After each compensatory free agent is rated based on these criteria, they are ranked against the rest of the players in the league who are on rosters at the end of the season. Depending on where the compensatory free agents rank versus the league, they will be graded as either a third, fourth, fifth, sixth, or seventh round compensatory draft pick. For example, Ndamukong Suh’s average annual value around $20 million is one of the highest in the league, and would grade him as a third round compensatory pick. Whereas Marshall Newhouse’s value of $1.5 million would likely grade as a seventh round pick.

After the free agents have been qualified as compensatory free agents, rated based on their average annual value, and graded as being equivalent to a round three though seven compensatory pick, the next step is to cancel out each team’s compensatory free agent losses versus their compensatory free agent additions, and see if they will be awarded any compensation.

If a team adds a compensatory free agent with a seventh round grade, and loses a compensatory free agent with a seventh round grade, they cancel out, and the team receives no compensation. But it’s not always that simple. Often a team will add and lose multiple compensatory free agents, with varying rounds assigned to them. In these cases, there is a set of convoluted rules in place for handling the cancellations.

Here are a few examples of how these rules would work. The numbers in the tables represent the round which the compensatory free agents would be valued as.

Free Agent Added Free Agent Lost Compensatory Pick
3 3
7 7

Free Agent Added Free Agent Lost Compensatory Pick
3 3
5 7

Free Agent Added Free Agent Lost Compensatory Pick
3 3
7 7

Free Agent Added Free Agent Lost Compensatory Pick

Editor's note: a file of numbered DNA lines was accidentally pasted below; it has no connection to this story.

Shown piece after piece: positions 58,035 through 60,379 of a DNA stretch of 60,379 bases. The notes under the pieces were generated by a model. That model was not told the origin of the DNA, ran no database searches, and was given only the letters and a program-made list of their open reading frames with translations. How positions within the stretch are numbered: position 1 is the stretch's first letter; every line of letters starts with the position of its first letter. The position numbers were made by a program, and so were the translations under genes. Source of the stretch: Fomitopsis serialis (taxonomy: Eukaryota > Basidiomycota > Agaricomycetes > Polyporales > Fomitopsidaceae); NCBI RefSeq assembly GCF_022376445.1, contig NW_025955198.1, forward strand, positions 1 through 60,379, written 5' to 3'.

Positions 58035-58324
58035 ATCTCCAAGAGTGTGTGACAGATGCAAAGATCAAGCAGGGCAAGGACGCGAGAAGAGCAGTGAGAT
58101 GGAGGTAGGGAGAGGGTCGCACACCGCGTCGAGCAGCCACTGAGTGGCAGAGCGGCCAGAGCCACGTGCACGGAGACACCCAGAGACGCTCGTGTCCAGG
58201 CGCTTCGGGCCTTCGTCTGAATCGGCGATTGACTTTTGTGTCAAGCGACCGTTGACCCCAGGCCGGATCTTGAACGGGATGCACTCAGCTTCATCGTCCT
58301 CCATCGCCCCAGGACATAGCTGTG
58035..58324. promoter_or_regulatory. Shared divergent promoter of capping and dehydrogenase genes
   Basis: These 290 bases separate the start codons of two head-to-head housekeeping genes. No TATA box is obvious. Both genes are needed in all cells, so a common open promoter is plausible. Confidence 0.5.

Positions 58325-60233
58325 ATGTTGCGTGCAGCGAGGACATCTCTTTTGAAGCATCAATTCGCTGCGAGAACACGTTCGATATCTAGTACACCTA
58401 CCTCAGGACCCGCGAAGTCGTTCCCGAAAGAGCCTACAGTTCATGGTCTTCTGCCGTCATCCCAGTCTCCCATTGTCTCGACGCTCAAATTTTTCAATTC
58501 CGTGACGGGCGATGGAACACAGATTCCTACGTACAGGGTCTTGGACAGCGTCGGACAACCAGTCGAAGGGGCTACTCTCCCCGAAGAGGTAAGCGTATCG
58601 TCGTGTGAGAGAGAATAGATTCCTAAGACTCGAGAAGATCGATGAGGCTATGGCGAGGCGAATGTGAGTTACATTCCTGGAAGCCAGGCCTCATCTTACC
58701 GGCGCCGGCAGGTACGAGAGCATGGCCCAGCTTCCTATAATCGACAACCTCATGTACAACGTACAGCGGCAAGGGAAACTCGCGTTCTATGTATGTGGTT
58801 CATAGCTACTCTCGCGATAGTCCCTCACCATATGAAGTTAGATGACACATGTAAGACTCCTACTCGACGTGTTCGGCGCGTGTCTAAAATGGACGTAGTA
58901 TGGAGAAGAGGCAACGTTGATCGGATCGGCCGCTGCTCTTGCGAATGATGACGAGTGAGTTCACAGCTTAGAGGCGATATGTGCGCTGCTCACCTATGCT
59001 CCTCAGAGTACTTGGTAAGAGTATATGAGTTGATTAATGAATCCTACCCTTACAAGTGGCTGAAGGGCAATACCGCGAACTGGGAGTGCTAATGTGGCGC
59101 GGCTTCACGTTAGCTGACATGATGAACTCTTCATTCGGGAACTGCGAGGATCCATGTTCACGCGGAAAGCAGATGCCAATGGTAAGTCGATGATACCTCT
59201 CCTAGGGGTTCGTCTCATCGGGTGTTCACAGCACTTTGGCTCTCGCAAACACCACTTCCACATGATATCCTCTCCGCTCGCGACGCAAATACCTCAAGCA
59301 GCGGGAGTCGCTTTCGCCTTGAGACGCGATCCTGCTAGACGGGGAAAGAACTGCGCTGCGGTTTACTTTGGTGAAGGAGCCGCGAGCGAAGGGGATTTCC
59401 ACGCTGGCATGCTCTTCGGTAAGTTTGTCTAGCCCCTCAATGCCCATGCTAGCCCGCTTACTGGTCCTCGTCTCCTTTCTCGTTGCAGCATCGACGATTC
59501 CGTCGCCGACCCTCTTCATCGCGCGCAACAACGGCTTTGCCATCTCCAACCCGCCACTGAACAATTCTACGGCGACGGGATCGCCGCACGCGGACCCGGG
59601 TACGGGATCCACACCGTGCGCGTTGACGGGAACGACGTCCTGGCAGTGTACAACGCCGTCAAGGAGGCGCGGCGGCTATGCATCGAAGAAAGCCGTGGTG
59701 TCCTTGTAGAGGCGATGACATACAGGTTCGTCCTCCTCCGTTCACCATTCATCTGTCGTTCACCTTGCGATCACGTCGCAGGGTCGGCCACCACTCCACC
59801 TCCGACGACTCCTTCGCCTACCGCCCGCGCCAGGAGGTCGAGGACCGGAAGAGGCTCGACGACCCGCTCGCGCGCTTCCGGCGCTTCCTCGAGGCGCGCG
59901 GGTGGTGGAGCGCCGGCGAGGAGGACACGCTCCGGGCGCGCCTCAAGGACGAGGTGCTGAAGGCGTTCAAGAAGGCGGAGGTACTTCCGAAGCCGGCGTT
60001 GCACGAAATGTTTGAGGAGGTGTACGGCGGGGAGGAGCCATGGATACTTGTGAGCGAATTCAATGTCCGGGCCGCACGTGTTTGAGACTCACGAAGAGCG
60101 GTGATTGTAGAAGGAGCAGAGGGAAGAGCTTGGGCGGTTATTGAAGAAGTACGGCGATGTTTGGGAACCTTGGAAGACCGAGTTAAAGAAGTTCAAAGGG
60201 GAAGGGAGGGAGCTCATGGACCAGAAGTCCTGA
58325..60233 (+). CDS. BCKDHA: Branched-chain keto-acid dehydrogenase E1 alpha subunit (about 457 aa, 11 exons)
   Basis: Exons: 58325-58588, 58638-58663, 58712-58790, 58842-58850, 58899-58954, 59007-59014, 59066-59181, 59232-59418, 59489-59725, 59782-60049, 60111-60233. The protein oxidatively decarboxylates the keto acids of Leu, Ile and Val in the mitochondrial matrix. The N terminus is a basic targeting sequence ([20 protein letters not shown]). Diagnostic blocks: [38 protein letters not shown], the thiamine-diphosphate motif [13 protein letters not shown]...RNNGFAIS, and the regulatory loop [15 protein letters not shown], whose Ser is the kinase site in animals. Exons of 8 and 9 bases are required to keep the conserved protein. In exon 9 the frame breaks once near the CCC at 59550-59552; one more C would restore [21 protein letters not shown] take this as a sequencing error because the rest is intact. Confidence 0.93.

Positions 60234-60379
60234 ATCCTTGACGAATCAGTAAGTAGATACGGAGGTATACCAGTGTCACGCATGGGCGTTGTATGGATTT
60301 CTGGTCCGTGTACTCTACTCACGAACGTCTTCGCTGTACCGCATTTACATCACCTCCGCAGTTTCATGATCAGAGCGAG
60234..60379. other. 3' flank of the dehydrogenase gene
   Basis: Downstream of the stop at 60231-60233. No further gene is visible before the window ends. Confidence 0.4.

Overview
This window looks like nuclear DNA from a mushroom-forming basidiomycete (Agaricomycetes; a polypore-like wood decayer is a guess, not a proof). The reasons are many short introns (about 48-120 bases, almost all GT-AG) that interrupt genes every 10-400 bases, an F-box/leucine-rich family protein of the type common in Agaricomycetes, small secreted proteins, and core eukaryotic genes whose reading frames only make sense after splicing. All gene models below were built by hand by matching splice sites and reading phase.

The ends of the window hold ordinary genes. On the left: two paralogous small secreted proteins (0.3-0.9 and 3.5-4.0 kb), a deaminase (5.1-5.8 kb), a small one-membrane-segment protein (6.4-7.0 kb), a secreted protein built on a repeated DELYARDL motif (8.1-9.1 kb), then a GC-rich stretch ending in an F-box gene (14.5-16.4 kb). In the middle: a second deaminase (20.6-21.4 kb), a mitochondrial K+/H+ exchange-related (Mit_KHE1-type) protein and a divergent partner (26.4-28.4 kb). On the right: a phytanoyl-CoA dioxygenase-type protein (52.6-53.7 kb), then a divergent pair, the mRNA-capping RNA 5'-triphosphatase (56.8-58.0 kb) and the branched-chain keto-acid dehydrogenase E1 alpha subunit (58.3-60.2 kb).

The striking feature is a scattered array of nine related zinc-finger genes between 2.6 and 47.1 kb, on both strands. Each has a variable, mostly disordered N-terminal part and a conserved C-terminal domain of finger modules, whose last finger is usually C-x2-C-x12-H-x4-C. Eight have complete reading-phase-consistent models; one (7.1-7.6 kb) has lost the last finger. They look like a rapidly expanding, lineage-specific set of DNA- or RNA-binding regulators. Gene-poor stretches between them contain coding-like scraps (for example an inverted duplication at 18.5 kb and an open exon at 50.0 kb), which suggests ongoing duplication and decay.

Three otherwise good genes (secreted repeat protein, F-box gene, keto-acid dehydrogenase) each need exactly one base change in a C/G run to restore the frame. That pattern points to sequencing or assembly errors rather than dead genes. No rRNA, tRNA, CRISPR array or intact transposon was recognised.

3 3
4 7
7 7

Free Agent Added Free Agent Lost Compensatory Pick
6 3 0

In the last example, where the team cancels out a compensatory free agent of a much higher value than they lost, they will sometimes receive a seventh round pick to make up for the cancellation being so uneven.

After all of the cancellations have taken place, if a team has any remaining compensatory free agents lost, they will be awarded with compensatory draft picks – although there are limits on the number of picks a team can receive, and the total number of picks awarded by the league. A team cannot be awarded any more than four compensatory draft picks. If the cancellations would have netted them five or more picks, the lowest value picks are removed from that team. Also, a maximum of 32 total compensatory picks are doled out by the NFL per year. If the cancellations for all of the teams in the league result in 33 or more compensatory picks due, only the 32 picks with the highest value are awarded. If the result in the cancellations results in less than 32 picks, the league will award supplemental picks to get the number to 32 total picks. These supplemental picks follow the traditional "worst to first" draft order, as if there was an "eighth round".

History of Bengals’ Compensatory Selections

Since compensatory draft picks were added to the 1994 NFL draft, the Bengals have received 23 such picks, averaging just over one per year. They have spread their selections pretty evenly with 12 defensive players, and 11 offensive players, and have covered every non-special teams position with their picks.

Most recently, the Bengals received a third round and fourth round compensatory pick for the losses of Michael Johnson and Anthony Collins to the Tampa Bay Buccaneers. The Bengals signed no compensatory free agents to offset those losses. The Bengals then used those picks on P.J. Dawson and Marcus Hardison.

For the 2014 draft, the Bengals lost Manny Lawson, Bruce Gradkowski, Dan Skuta, Josh Brown, and Pat Sims, while adding Josh Johnson, Alex Smith, and Mike Pollack. After the cancellations, Lawson brought them a sixth round selection, which was used on Marquis Flowers, and Pat Sims brought them a seventh round pick, which was used to draft Lavelle Westbrooks.